But and it is a big but, that meter probably isn't displaying the PSCC, it is displaying the PFC. The first rotary knob is set to do a Z test between L-PE (Live and Protective earth) the Prospective Fault Current (PFC), but the highest fault current is most likely to be between L-L (Live to Live in a two or three phase installation) or L-N (Live to Neutral in a single-phase installation), so to do the Z test L-PE between live and earth then you have to turn the knob to the second position L-L + L-N and repeat the test between phases or between live and neutral and record the highest test result, so you know what the biggest fault current will be.

    So, if the guys doing the testing are merely doing a Zs test at the sockets to confirm that the protective devices are going to work and within the required time, but then recording both test results displayed on the screen the "PSCC test result" displayed is meaningless as it is not the highest PSCC or PFC in the circuit or installation and does not need to be recorded.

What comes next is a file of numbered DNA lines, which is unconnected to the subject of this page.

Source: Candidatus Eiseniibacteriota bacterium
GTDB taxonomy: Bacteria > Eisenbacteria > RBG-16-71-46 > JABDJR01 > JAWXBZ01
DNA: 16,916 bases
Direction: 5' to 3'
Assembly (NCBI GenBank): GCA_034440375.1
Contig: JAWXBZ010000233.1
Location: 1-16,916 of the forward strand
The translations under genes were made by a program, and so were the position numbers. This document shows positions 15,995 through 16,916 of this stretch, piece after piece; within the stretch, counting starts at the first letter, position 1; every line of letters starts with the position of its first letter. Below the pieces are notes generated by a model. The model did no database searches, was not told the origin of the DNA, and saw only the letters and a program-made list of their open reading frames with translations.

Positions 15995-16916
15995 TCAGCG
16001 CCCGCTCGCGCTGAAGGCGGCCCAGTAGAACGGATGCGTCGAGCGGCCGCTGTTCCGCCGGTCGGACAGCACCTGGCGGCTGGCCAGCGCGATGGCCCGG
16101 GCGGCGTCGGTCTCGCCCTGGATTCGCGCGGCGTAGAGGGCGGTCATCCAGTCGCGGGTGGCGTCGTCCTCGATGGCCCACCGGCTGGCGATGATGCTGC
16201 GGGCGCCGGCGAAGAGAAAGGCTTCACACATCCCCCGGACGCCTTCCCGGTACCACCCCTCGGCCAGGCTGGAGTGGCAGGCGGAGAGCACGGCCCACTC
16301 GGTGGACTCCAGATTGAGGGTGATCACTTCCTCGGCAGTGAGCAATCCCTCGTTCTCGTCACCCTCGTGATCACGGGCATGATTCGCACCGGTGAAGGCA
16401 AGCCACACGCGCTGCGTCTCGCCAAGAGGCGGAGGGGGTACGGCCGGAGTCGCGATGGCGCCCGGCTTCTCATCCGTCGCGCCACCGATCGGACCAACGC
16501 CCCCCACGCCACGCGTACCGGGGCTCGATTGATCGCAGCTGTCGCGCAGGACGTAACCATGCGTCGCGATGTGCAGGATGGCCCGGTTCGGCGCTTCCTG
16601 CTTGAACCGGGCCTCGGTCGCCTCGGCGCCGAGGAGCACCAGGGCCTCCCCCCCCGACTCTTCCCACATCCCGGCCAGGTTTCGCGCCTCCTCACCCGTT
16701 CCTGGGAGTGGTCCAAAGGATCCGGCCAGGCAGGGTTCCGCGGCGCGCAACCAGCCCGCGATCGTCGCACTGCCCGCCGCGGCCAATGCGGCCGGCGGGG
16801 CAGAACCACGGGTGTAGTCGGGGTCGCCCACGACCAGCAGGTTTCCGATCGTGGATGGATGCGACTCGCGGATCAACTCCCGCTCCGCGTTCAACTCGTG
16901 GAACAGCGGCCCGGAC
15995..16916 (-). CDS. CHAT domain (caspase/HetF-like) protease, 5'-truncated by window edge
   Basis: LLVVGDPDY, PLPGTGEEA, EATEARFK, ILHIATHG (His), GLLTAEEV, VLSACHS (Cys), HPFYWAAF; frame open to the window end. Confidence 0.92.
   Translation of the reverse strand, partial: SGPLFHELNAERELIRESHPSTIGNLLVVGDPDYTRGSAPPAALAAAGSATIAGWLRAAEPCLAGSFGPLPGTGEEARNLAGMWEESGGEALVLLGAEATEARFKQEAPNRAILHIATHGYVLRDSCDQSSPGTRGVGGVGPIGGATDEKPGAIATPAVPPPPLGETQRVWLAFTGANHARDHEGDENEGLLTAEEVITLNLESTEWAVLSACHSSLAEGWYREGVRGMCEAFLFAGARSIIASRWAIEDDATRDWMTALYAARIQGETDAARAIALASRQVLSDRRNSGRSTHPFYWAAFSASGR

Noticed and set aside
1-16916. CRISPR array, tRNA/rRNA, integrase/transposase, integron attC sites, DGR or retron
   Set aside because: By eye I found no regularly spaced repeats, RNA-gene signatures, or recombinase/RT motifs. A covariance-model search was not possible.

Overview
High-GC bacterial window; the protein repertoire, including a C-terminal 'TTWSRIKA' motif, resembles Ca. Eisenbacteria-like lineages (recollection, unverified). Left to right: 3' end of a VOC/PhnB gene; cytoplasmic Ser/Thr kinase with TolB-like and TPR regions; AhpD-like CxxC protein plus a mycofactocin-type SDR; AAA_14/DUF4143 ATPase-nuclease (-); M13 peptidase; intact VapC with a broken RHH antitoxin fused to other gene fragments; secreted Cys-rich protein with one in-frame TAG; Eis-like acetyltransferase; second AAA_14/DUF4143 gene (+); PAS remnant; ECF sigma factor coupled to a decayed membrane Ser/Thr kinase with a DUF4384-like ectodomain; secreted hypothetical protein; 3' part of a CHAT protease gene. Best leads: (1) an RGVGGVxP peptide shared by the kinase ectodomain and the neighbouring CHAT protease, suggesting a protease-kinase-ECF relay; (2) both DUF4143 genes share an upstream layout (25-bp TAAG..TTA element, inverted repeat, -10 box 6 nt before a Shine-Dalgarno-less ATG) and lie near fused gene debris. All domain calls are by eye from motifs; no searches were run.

Other testers require you to alter the settings on the meter to test the PSCC and displays them separately, but the process is the same with the meter doing a Z test then calculating the PSCC, they don't risk firing thousands of amps through the installation, meter and test leads then try to measure it as it passes through.

    Maybe I should point out that anyone "bang testing" an electrical installation by turning things on to see if a fuse blows or a MCB trips is potentially firing thousands of amps through the installation to see what happens, typically one and a half thousand amps in a domestic installation, which is why it is not a very good idea, particularly as old rewireable fuse boards are often only rated at 1000 amps (1kA) and generally never more than 3000 amps (3kA).